The sixteenth chapter Still offers further reasonings to find the cause of diseases, in particular by considering some specific topics: the appendix and the appropriateness of a surgical intervention; the diaphragm and the consequences of its malfunctioning; symptomatology and its relative inutility.

The seventeenth chapter focuses on obstetrics. Still points out how the first obligation for an obstetrician is to examine the pelvis and spine bones of the mother to ensure that it is all in the norm. If not, he will have to inform the patient of the risks and possibly refuse to follow the case. Pages 240-249 contain some practical instructions to avoid laceration during childbirth, for the tying of the umbilical cord, the expulsion of the placenta, mastitis and first care for the mother and child.

After the eighteenth chapter dedicated to convulsions, Still offers some closing considerations in the nineteenth chapter. All physicians in history have tried to heal the sick but did not succeed for the lack of a philosophical system: Still suggests that the most important thing to solve many diseases is to prevent impurities from accumulating in the lymphatic system, which should never be overloaded (pp.259-61).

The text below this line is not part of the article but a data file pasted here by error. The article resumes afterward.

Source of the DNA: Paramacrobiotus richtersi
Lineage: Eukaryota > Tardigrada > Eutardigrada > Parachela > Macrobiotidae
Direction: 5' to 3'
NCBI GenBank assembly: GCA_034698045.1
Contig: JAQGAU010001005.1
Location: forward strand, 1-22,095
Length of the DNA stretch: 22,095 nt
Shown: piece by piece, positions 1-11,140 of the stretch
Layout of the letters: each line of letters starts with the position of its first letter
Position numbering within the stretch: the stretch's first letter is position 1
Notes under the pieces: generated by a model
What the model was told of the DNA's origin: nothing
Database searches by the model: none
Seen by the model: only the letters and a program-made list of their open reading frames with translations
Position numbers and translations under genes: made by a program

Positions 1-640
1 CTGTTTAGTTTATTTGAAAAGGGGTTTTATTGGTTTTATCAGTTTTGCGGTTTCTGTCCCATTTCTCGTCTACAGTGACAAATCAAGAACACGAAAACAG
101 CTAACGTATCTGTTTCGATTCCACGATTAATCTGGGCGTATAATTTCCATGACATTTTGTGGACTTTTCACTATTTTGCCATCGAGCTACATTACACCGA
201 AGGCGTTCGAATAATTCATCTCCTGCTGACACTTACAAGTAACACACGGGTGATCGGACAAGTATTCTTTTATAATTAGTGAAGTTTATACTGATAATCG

The twentieth chapter, dedicated to the superior cervical ganglion and to the effects of inhibition or stimulation of the nerves linked to it, is signed by Dr William Smith..

Strengths: an absolutely fundamental reading to understand from the voice of A.T. Still the reasonings at the basis of the osteopathic philosophy.

Weaknesses: the volume is written in the characteristic style of A.T. Still.

In the edition dated 1946 edited by the Academy of Applied Osteopathy, the signatories of the preface – A.R. Becker, K.E. Little, G.W. Northup, R.W. Rice, C.K. Smith e T.L. Northup (president) – highlight the importance of this work by Still, providing some information and suggesting further reading to put it into perspective. 

They note how at the time when Still enunciated the theory of the natural immunity Lister was developing the first methods of the antisepsis and Koch was identifying the organisms responsible for illnesses like tuberculosis, typhus, tetanus and diphtheria.

They go on to say that many other Still’s ideas have been reflected in the evolution of medicine, mentioning numerous works supporting this thesis.